Surfrider Foundation was invited to a conference held in Orlando 4/12-4/13, dealing with insurance reform. As some of you may know, all of us in Florida are still paying assessments on our insurance (and not just homeowners, it's on your auto , etc policies also) related to the 2004-5 hurricanes. Due to the strange way insurance operates in Florida, if there was true catastrophe we would all be socked with HUGE assessments for long periods of time.
The goal of reform is to make property owners right on the coast and in floodplain areas pay premiums (much higher) that would reflect their true risk. The upside for the environment is that this reform would discourage development in these environmentally sensitive areas, by making insurance costs sky-high. As it is, we're all subsidizing insurance for those beachfront homes.
Here's a synopsis of the conference:
Primary sponsor: RenaissanceRe (large re-insurance company), Co-sponsors NWF and FWF
31 invitations-only participants (thanks for allowing me to represent Surfrider Foundation), discussion of how artificially low insurance rates – derived either from improper spread of risk or overhangs – encourage development in coastal and floodplain areas.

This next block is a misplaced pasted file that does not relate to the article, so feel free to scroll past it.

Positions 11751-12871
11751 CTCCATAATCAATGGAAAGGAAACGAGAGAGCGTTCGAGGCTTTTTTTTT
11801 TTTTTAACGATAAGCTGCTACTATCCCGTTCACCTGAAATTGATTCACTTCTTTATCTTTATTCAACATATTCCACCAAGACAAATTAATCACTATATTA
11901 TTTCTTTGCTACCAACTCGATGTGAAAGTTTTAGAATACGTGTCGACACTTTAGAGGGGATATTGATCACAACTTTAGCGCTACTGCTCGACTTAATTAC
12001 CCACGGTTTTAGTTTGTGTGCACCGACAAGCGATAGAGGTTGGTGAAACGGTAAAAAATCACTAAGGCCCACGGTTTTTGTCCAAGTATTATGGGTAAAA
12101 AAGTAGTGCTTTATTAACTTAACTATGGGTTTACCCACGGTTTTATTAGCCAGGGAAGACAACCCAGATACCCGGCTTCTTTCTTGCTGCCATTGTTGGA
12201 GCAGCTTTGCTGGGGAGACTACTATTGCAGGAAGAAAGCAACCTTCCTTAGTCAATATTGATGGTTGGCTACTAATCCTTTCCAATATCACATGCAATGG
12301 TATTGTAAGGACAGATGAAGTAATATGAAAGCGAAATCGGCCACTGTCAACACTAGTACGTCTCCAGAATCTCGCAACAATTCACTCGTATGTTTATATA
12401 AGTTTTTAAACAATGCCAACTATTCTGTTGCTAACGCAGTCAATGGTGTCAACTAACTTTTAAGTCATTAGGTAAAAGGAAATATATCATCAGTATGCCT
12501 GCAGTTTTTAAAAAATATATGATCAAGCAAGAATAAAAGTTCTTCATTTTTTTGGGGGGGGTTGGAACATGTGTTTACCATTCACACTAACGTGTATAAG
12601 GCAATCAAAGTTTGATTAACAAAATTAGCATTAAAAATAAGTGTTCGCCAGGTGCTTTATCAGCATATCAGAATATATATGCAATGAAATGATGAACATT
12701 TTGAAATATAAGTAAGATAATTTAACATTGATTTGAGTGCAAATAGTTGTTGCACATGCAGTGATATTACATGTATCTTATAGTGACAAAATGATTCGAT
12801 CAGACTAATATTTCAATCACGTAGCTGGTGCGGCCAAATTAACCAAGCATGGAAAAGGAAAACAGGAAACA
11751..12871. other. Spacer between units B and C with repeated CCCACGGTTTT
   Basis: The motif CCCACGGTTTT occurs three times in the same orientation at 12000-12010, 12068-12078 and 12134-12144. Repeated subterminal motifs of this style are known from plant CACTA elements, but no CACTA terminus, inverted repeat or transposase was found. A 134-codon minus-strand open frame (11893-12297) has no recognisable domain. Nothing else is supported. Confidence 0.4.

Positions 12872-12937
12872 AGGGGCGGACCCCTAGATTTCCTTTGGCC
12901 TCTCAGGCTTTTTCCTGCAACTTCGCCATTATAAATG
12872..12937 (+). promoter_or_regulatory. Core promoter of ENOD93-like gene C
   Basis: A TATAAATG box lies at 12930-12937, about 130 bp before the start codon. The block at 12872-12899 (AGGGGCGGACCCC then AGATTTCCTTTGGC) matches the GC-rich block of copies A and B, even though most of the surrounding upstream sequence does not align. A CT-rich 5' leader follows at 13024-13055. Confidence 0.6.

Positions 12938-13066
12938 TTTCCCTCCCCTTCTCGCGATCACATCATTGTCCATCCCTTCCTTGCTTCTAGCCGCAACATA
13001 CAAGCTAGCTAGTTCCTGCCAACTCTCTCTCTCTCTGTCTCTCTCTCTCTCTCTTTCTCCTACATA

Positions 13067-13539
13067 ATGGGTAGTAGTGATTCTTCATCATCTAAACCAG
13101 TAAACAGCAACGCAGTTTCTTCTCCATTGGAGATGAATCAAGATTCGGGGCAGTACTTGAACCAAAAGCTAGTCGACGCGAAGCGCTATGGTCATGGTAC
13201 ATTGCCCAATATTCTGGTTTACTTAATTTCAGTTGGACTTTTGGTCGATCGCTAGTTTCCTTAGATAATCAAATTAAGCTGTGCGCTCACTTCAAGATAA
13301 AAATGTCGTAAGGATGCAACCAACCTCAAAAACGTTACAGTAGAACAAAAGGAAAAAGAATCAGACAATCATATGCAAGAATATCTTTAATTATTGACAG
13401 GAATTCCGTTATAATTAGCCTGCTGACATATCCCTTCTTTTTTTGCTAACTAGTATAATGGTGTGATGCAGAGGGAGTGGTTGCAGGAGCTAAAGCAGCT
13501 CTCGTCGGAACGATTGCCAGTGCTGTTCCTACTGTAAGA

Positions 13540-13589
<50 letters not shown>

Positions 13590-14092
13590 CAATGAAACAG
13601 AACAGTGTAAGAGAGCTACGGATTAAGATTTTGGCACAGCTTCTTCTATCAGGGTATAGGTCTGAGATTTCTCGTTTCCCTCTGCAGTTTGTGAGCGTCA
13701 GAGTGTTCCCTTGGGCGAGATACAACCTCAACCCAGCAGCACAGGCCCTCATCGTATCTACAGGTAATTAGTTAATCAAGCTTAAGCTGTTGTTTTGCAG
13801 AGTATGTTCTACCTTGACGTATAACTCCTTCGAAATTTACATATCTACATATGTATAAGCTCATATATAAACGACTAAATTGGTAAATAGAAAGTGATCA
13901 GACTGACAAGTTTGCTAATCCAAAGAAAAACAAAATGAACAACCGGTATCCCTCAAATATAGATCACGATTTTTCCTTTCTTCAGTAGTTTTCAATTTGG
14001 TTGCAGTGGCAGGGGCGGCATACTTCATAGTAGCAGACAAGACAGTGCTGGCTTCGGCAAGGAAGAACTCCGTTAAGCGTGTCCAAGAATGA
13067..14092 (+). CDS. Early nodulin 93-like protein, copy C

Nationally, the focus is on the NFIP (National Flood Insurance Program), and how it has evolved from its original goal of discouraging risk to actually facilitating growth in wrong places. Coastal Barriers Resource Act (1982, expanded 1990) protections are being corrupted.
In Florida, the focus is Citizens and its re-insurer Cat Fund. Private insurance (and their re-insurers) want back into the market at profitable rates. Free market conservatives and conservationists are finding common ground; the linkage between high risk and environmental sensitivity borders on a direct correlation.
Paths to reform are the objective. Avoiding paying the piper through huge post ‘’big storm ’’ assessments and inhibiting development in sensitive areas are the payoffs. Businesses also want to avoid the uncertainty of future assessments as they would be on the hook for some massive bills.
Bills such as the Flood Insurance Reform Act of 2011 need our support in US Senate. In Florida, numerous bills have been advanced to reform Citizens and the Cat Fund, none successfully.
Working on strategies for further legislative efforts to reform situation in Florida is the primary task moving forward. Also blocking current proposals to free up CBRA lands for development in panhandle is key, if we lose there it weakens the whole program and could set precedent for further erosion (pun intentional) of CBRA.